With most of the “Seven Deadly Sins” committed during the Market Cataclysm of 2008, all that is left for the rest of us is Anger!
The meltdown’s poster child, Bernie Madoff, had a much publicized affair with Greed, of course. But so too did the investors who Lusted after the opportunity for high “guaranteed” returns from the human T-bill, and those who jumped into this pool out of Envy of others already in the country club. Add to this the Gluttony of the fund-of-fund managers who couldn’t seem to get enough of what Bernie was cooking up, and the Pride of the advisors who placed client money with the modern-day Ponzi, claiming their due diligence was superior if not infallible. Compounding the pain was the Sloth of the regulators who appeared more methodical in ignoring the signs of malfeasance than in performing their duties, even when hot tips were rolling in.
The bad taste of being duped once again is rising in our gullets. The collapses of the Dot.coms, Enrons, and WorldComs should have taught people that “if it sounds too good to be true, it probably is.” But as long as there are “greater fools,” there will be greater foolers.
So much pain and anger over so many things out of our control. An e-mail I recently received from a friend represents a shout for help from the collective masses who wonder how so many smart people could have done so wrong. His missive was filled with despair. “I am on vacation,” he wrote. “It gives me time to listen to the news about the Madoff scandal. Along with everything else going on in the markets, this is causing me to lose all faith in Wall Street, the Securities and Exchange Commission, and the management of these firms who claim to be keeping the markets open and honest.”
My friend went on to describe how controls seem to work in so many places except the area where people make decisions based on good faith. He continued, “The thought of sitting down with an advisor and imagining for a nanosecond that the person has my [best] interests in mind seems an exercise for fools.” He painted a picture of how many so-called professionals packaged their message so neatly–but all he can see now is a conspiracy to separate him from his money. He concluded, “I’m so disillusioned that I will not be able to trust anyone offering financial advice–ever.”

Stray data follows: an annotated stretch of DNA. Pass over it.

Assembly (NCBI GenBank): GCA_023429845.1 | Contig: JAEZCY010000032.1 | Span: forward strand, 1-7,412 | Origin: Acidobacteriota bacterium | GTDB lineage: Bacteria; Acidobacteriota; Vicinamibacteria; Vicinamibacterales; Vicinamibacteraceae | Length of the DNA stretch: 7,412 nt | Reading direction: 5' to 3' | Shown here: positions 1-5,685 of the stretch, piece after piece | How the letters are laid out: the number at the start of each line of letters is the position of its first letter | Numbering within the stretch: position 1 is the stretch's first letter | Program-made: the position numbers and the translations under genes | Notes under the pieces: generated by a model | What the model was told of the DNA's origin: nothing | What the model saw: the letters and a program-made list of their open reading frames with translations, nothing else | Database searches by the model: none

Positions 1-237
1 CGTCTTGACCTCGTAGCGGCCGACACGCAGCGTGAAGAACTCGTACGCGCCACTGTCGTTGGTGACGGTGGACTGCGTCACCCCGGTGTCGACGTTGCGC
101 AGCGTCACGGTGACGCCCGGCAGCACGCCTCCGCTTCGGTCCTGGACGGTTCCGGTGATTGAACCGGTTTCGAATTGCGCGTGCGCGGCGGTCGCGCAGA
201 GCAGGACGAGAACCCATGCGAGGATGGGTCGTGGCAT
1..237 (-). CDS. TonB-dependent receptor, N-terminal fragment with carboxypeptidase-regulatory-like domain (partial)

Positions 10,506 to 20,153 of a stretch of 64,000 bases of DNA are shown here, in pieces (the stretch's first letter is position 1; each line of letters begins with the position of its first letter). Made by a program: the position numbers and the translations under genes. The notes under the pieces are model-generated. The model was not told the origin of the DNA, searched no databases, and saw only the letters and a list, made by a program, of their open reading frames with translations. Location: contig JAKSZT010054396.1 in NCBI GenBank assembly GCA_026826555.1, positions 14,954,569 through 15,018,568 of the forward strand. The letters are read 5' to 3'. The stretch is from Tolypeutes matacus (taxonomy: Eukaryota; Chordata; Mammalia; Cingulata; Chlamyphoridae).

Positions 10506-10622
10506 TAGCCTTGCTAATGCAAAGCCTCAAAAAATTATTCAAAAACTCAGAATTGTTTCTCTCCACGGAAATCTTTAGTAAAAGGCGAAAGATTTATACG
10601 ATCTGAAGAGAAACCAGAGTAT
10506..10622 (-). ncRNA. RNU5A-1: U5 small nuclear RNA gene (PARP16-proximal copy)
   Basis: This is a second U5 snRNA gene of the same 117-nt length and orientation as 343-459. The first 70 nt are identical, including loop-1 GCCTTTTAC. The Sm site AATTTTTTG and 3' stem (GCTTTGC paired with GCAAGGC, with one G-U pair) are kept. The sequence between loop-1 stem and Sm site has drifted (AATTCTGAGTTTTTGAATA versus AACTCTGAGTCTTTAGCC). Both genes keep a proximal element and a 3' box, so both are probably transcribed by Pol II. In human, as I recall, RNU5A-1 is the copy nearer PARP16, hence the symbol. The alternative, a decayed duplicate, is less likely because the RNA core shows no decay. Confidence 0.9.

Trust No One Over a Year Old
While it’s tempting to dismiss his screed as an irrational rant from an emotional man, no one who knows him would use any of these terms to describe him or his behavior. Put simply, he is disgusted–and as far as I can tell, he represents a very large group of individuals who have lost confidence in our securities markets and those who render financial advice. I heard the same contempt from a woman and her husband at the theater the other night, in a call from my brother, and in letters to the editor. These are not random expressions but the beginning of a giant problem for all advisors.
Our first instinct is to separate ourselves from all those rotten apples, but this assumes the general public is able to discern what makes a good advisor. Think about it. Many of us are asked by new acquaintances, relatives, and friends: “What do you do?” Because of the way the nomenclature in financial services has evolved, most in the business have a hard time answering the question succinctly. “I’m a financial planner. A financial consultant. A financial advisor. A money manager. A wealth manager.” Is there a difference? (Try telling them that you’re a custodian as I now must do, and see the curious looks you’ll get.)
In the 1960s, the mantra was “trust no one over 30,” meaning one should always question authority. Now with esteemed individuals including priests, doctors, governors, senators, and CEOs finding ways to exploit others, perhaps the new mantra should be “trust no one.” When values of everything from real estate to stocks and commodities go up in spite of economic logic to the contrary, it is easy to get sucked into the illusion of eternally rising investments. Judging from the list of victims in the Madoff affair, even financial sophisticates can fall into this trap.
Efforts to control “bad” behavior go back to ancient Babylon’s Code of Hammurabi. Criminologists and social scientists now identify possible reasons people commit crimes. Some criminals are psychopaths or sociopaths, and others are just consumed by greed, jealously, or revenge. Some people decide to commit a crime and carefully plan every detail in advance. Others start by covering up a petty theft or white lie, and wind up living a life of deceit in which they fall further and further behind. No one yet knows what demons possessed Bernie Madoff.
One of our roles as a firm that serves as an independent custodian for clients’ assets is to observe and report suspicious acts perpetrated by advisors. While there is no perfect trap for anyone intent on deception, every custodian has become wary enough to know that we must be rigorous and diligent in observing patterns and suspicious inquiries. If a person wants to commit fraud or theft, it only has to happen once to cause pain. An individual’s pedigree, academic background, or reputation is no guarantee that they aren’t working angles that could cause harm to clients.
Now amid this horrible economic crisis, every bad decision by the financial services industry may seem like a crime. Whether deliberate or the consequence of not being careful, recent events have put our entire business in a reputational hole. The burden on all of us left standing is to reclaim our industry’s position of trust.